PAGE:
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Great Canadian Horror
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Great Canadian Horror

By Husk
1 rating
Maybe it's the long winter nights, but Canadian authors can bring out the creepy like nobody's business.
Pontypool Changes Everything
Why it's on the list ...
Monster: zombies!
Method: complete mind job. Likely the strangest Canadian horror ever produced. Which makes it awesome.
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The Guardians

The Guardians

also available: Hardcover
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[ I ]
The call comes in the middle of the night, as the worst sort do.
The phone so close I can read the numbers on its green-glowing face, see the swirled fingerprint I’d left on its message window. A simple matter of reaching and grabbing. Yet I lie still. It is my motor-facility impairment (as one of my fussily unhelpful physicians calls it) that pins me for eighteen rings before I manage to hook the receiver onto my chest.
“I don’t even know what time it is. But it’s late, isn’t it?”
A familiar voice, faintly slurred, helium-pitched between laughter and sobs. Randy Toller. A friend since high school—a time that even Randy, on the phone, calls “a million years ago.” And though it was only twenty-four years, his estimate feels more accurate.
As Randy apologizes for waking me, and blathers on about how strange he feels “doing this,” I am trying to think of an understanding but firm way of saying no when he finally gets around to asking for money. He has done it before, following the unfairly lost auditions, the furniture-stealing girlfriends, the vodka-smoothed rough patches of his past tough-luck decade. But in the end Randy surprises me when he takes a rattling, effortful breath and says, “Ben’s dead, Trev.”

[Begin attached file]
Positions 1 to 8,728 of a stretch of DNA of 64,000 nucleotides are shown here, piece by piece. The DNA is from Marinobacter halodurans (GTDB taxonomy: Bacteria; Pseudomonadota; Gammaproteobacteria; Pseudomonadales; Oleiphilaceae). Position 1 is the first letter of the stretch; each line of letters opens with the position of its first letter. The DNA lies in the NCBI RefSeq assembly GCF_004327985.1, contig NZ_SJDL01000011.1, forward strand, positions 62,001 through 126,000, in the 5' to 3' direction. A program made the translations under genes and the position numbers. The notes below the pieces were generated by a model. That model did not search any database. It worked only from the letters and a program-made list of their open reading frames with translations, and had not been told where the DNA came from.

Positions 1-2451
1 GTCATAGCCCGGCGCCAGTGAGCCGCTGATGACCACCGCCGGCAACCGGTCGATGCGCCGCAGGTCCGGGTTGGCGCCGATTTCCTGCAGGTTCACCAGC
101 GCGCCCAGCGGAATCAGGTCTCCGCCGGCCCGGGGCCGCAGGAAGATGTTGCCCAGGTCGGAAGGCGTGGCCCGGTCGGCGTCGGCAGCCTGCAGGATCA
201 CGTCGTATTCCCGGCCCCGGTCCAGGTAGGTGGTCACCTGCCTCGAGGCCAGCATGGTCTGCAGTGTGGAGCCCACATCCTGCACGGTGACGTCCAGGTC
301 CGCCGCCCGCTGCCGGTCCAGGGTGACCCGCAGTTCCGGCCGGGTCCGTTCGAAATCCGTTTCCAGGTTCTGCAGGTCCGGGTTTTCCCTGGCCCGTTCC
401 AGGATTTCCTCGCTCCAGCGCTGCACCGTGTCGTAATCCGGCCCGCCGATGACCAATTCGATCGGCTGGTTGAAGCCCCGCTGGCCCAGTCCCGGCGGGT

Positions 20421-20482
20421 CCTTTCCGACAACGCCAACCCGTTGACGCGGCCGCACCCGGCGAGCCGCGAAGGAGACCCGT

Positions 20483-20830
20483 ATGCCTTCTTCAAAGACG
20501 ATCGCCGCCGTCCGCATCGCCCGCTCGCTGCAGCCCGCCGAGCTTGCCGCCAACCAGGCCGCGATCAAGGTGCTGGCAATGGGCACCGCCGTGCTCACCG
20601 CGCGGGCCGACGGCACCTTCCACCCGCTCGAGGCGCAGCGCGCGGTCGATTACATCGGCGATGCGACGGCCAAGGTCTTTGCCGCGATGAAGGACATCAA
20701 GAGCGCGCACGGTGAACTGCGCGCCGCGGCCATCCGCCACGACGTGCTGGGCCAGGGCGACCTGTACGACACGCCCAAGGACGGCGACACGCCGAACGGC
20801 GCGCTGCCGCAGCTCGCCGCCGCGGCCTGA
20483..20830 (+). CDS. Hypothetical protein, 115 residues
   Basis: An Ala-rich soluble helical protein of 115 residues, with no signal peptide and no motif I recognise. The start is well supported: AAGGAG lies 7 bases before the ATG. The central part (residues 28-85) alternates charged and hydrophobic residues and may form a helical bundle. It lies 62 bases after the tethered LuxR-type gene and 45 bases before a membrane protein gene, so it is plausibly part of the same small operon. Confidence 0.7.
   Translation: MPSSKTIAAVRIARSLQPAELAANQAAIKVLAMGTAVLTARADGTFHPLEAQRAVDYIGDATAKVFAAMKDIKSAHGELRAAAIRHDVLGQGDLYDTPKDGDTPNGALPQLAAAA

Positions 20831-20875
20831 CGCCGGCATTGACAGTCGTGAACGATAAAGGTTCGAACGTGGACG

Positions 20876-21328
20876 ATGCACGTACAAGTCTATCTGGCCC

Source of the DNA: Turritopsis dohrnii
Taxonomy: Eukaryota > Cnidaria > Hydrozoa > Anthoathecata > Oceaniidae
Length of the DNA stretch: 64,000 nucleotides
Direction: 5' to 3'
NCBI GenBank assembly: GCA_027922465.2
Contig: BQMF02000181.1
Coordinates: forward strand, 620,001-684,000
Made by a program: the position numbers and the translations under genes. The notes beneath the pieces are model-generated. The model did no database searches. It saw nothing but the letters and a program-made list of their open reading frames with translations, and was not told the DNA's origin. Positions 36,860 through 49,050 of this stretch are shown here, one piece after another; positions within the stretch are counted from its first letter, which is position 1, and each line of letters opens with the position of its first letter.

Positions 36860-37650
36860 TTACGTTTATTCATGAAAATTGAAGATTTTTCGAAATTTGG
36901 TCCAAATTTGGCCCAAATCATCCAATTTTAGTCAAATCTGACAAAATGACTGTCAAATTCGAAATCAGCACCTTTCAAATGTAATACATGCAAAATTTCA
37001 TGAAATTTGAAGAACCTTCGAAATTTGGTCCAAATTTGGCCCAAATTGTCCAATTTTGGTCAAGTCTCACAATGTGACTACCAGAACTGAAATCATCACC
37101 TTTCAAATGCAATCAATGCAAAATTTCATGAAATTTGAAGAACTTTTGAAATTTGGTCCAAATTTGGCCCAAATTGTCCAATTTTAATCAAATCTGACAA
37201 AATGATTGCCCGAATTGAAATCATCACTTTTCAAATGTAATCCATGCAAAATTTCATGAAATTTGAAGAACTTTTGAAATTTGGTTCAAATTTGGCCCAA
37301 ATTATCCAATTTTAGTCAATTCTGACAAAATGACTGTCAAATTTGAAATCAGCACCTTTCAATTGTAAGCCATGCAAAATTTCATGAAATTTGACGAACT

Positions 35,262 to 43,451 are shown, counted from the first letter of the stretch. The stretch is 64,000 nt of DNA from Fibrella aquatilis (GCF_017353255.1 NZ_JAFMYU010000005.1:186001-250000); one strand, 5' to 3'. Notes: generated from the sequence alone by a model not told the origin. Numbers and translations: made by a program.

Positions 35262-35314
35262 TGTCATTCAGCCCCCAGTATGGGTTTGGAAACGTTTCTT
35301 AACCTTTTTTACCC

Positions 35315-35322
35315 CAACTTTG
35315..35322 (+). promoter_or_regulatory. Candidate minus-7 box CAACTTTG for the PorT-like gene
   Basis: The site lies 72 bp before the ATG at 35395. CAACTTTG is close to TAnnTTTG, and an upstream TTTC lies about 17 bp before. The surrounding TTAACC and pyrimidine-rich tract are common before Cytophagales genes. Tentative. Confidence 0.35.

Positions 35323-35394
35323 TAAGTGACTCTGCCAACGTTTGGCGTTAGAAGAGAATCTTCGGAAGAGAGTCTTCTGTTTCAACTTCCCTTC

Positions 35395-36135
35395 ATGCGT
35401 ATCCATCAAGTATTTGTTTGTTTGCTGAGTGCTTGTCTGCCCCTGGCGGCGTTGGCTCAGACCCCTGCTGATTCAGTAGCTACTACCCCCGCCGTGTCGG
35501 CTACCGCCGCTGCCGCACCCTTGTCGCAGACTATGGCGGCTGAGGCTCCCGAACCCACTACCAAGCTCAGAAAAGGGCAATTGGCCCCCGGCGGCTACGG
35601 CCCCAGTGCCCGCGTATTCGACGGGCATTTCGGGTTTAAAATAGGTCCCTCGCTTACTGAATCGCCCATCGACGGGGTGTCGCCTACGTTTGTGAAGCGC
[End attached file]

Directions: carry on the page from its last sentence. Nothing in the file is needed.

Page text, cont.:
This is my first, not-quite-awake thought. Nobody’s called me that since high school, including Randy.
“A rope,” Randy says.
“Hanging. I mean, he hung himself. In his mom’s house.”
“He never went outside. Where else could he have done it?”
“I’m saying he did it in his room. Up in the attic where he’d sit by the window, you know, watching.”
“Did his mom find him?”
“It was a kid walking by on the street. Looked up to see if that weird McAuliffe guy was in the window as usual, and saw him swinging there.”
I’m quiet for a while after this. We both are. But there is our breath being traded back and forth down the line. Reminders that we aren’t alone in recalling the details of Ben’s room, a place we’d spent a quarter of our youth wasting our time in. Of how it would have looked with the grown-up Ben in it, attached to the oak beam that ran the length of the ceiling.
“Maybe it’s for the best,” Randy says finally.
“Take that back.”
“I didn’t—it’s just—”
“Take that stupid bullshit back.”
“Fine. Sorry.”
Randy has led the kind of life that has made him used to apologizing for saying the wrong thing, and the contrite tone he uses now is one I’ve heard after dozens of defaulted IOUs and nights spent sleeping on my sofa between stints in rented rooms. But then, in little more than a whisper, he says something else.
“You know it’s sort of true, Trev.”
He’s right. It is sort of true that with the news of Ben McAuliffe’s suicide there came, among a hundred other reactions, a shameful twinge of relief.
Ben was a friend of mine. Of ours. A best friend, though I hadn’t seen him in years, and spoke to him only slightly more often. It’s because he stayed behind, I suppose. In Grimshaw, our hometown, from which all of us but Ben had escaped the first chance we had. Or maybe it’s because he was sick. Mentally ill, as even he called himself, though sarcastically, as if his mind was the last thing wrong with him. This would be over the phone, on the rare occasions I called. (Each time I did his mother would answer, and when I told her it was me calling her voice would rise an octave in the false hope that a good chat with an old friend might lift the dark spell that had been cast on her son.) When we spoke, neither Ben nor I pretended we would ever see each other again. We might as well have been separated by an ocean, or an even greater barrier, as impossible to cross as the chasm between planets, as death. I had made a promise to never go back to Grimshaw, and Ben could never leave it. A pair of traps we had set for ourselves.